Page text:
The Basics of the RC Car Controller and Radio Control

The Basics of the RC Car Controller and Radio Control

Posted by RC Planet on Jan 2nd 2019

The Basics of the RC Car Controller and Radio Control

An RC car has many components and an important one is the RC car controller. If you're new to the RC hobby, here are the basics of RC radio control.

While RC cars and vehicles used to be a hobby just for kids, it's matured into a multimillion-dollar hobby industry with all kinds of bells and whistles. Everything from the RC car controller down to the material of the antenna is now scrutinized by hobbyists trying to trick out their vehicles to be the best around. With so many people committing to the hobby, not everyone even knows what the basic elements of the cars do.

Here is everything you need to know to understand the basics of your RC controller and radio controller.

Car Controls Have Never Been More Precise

With the wide variety of radio controlled vehicles available, there are dozens of great radio systems. While every company has their own twist on radio control, ensuring that they can outdo their competitors, there are still some basics. The rules that every radio control unit follows persists from vehicle to vehicle.

You'll find a basic transmitter and receiver between the radio and the car. You'll also find one or two servo motors on the vehicle. There should also be an on and off switch to ensure you don't drain the power.

The radio system is the most important part of your model in many ways. When you're steering, you need the handling to be tight and bound to the controller. If you find that it doesn't respond, then you need a different system or a different vehicle.

Depending on the way that you like to use your vehicle or what kind of goals you have, you might need some upgrades or changes to the system it's built with. If you need to win, you need to have a powerful system which is allergic to interference.

Most of the models built today work on precise frequencies. That means they don't have a lot of interference and the transmitter is tightly bound to the receiver.

Learn the "Crystal" System

While every single vehicle out there is different from the next, one of the most unique is the crystal system. When you're worried about getting to the right frequency, so that you don't lose your signal and that it stays as strong as possible, you tweak the frequency. However, with crystal models, you need to remove your crystal and then replace it with one to match your control better.

The crystal you choose transforms your system. It now transmits and receives different signals when you've swapped out the crystals.

With crystal systems, there are two different band ranges to worry about. One range transmits at 27 MHz and the other transmits and receives at 75 MHz. While 27 MHz is much more common with the models that are Ready to Run, others use 75 MHz when they're souped up.

If you get a vehicle that's upgraded to offer you more options, it'll run at 75 MHz. You could also be transmitting your signal over AM or FM. AM is cheaper but you'll get a much stronger signal if you use FM.

The 2.4 GHz System is More Common

When you're looking at advanced models, you'll find them running off of 2.4 GHz. This is called the "spread-spectrum" radio system. If you're looking for advanced systems with strongly bound controls and vehicles, look for this system.

Hobbyists love this system because it's convenient and a system that's really to go right out of the box. Rather than having to check your frequency against others and make adjustments, you know you're getting a linked system. Your controller is precisely linked to your vehicle, ensuring that can race with dozens of others around you.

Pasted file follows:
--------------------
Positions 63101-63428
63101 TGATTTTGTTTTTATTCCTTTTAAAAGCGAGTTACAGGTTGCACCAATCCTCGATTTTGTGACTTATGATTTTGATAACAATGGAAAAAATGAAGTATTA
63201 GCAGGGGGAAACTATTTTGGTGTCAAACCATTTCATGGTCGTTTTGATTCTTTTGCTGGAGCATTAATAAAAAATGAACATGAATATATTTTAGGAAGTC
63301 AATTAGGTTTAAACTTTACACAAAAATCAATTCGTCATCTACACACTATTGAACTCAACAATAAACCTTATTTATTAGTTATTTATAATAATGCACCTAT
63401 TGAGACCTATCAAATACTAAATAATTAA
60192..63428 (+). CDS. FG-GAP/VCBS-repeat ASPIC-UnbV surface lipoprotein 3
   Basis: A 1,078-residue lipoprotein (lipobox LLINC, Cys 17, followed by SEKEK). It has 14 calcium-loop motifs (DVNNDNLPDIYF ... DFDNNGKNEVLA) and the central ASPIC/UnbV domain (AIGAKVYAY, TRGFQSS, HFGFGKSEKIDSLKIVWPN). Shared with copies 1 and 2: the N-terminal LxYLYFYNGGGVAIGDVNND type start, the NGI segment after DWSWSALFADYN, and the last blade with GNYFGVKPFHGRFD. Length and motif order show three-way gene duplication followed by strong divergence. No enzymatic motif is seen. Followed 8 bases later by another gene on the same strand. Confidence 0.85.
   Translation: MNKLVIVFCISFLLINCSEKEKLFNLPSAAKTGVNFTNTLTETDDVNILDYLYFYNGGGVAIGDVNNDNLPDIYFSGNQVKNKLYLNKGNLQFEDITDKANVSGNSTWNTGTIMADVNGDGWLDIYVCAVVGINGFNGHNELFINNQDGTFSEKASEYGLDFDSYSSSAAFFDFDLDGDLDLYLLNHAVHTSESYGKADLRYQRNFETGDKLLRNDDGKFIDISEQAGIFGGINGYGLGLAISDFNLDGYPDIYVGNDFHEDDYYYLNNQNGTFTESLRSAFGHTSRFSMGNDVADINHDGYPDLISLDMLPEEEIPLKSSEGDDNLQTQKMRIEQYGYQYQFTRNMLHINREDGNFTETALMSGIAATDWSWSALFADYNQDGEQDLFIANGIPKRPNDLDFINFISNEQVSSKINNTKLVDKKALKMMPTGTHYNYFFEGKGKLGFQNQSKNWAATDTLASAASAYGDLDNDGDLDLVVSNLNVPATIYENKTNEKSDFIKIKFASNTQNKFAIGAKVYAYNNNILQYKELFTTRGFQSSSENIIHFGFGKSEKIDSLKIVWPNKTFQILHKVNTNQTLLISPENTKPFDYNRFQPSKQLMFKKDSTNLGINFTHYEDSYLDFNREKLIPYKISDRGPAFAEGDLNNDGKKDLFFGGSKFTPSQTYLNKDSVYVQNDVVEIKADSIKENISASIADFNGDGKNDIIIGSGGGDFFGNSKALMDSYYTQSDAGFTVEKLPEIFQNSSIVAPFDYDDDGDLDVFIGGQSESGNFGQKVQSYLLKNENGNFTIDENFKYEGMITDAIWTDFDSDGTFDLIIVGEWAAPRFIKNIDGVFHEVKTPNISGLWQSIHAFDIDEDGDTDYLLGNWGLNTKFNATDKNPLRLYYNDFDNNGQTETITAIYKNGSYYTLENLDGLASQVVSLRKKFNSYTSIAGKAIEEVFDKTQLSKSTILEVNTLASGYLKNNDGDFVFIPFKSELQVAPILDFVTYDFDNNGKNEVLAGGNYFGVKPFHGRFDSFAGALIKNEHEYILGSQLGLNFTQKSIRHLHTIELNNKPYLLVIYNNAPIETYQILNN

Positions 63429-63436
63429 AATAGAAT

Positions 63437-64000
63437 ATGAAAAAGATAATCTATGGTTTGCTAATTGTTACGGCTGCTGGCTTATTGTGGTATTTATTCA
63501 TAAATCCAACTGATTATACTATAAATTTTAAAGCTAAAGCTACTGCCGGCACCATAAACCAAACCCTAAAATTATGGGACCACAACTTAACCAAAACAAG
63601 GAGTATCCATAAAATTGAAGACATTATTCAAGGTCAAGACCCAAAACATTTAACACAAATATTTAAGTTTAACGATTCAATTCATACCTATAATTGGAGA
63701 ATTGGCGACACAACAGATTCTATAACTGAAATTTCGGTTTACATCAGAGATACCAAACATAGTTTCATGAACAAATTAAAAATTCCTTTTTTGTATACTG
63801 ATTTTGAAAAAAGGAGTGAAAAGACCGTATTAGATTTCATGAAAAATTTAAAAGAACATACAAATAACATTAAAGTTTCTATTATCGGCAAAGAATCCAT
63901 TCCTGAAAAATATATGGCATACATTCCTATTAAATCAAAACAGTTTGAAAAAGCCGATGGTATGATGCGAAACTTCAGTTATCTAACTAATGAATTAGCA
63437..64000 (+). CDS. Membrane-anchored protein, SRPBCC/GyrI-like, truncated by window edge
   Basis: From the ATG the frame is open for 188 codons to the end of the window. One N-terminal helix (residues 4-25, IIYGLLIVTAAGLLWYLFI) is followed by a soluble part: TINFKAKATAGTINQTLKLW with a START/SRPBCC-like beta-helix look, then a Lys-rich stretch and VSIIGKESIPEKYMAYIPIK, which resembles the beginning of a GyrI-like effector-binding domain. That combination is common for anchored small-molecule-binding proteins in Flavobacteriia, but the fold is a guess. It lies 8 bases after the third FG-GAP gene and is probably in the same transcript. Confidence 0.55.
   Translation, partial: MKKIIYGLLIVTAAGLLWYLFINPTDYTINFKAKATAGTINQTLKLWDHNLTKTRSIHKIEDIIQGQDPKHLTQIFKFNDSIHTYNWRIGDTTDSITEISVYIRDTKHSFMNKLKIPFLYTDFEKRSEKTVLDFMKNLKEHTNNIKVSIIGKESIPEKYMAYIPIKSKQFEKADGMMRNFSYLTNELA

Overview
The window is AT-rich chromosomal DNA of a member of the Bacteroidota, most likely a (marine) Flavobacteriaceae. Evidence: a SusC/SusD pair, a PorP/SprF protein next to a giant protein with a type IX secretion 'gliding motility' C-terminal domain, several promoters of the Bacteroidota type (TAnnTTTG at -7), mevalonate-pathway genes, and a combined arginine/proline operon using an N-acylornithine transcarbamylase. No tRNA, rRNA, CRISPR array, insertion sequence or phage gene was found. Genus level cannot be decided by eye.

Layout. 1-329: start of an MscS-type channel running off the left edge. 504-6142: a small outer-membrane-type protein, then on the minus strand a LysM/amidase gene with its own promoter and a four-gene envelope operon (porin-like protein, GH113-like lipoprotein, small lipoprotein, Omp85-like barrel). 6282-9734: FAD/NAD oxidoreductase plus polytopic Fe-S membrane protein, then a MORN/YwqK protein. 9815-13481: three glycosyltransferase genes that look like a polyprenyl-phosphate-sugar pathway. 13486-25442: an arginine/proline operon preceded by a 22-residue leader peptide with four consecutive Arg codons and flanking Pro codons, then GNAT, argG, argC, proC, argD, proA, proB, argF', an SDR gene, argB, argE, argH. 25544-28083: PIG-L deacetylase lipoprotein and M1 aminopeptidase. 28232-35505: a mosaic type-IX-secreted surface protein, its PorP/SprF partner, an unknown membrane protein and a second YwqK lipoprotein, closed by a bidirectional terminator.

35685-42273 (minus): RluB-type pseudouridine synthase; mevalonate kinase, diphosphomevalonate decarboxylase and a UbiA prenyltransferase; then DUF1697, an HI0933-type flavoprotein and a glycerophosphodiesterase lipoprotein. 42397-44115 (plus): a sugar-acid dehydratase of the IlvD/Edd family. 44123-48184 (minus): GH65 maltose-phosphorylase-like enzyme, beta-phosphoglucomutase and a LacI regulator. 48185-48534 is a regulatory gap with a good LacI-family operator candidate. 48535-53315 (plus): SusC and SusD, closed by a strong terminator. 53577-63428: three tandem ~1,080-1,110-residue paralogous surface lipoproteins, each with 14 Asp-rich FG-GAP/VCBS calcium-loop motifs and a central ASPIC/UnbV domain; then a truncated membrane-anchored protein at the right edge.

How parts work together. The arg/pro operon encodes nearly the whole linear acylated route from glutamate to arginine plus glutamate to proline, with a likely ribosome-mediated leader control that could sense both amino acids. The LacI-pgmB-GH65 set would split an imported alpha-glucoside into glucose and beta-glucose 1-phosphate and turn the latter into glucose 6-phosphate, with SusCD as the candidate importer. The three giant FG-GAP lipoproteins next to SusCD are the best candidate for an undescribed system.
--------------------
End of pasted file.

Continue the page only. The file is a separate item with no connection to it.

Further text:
In fact, the 2.4 GHz system allows you to be around 80 or more racers all in the same range. This kind of system has the flexibility to flip its frequency really fast in the middle of racing to ensure that you stay closely linked even as conditions change.

The 2.4 GHz system has a built-in fail-safe device. This safety feature means that your control is going to keep running, even when you run into problems.

Choosing the Right System

If you're struggling to figure out which system is better, you need to consider how serious you are about your RC hobby. If you're going to be racing every weekend with a whole group of other racers, invest in a strong radio system. When you buy a high-end radio system, you make it easier to have fun and commit to your hobby.

The latest models out right now have the best technology, usually based on 2.4 GHz systems.

On top of having a high-end radio, you should have some extra receivers for your multiple RC vehicles. If you have crystal systems, have some extra crystals on hand. You should also bring extra batteries for your transmitters to ensure that you're not left in the lurch when you're out racing with friends.

Always have your charger on hand so that you're ready for anything.

Ask around among other hobbyists you know or who you're planning to race with. See what seems to work for them and test drive a few different models. You learn a lot by taking the controller and racing a vehicle around for a few minutes.

Every make and model has its own idiosyncrasies but for the most part, modern systems are dependable and robust. When you buy a modern RC car controller and system, you ensure that you're getting something much more dependable than you would have 10 or more years ago.

Your RC Car Controller is a Powerful Tool

When you choose the right system, you pick a set of tools that are robust and dependable, flexible and efficient. The right RC car controller and radio system ensure you not only win races but that you get the handling you're looking for from your RC vehicle.

Check out our latest guide to ensure you know everything there is to know about your battery.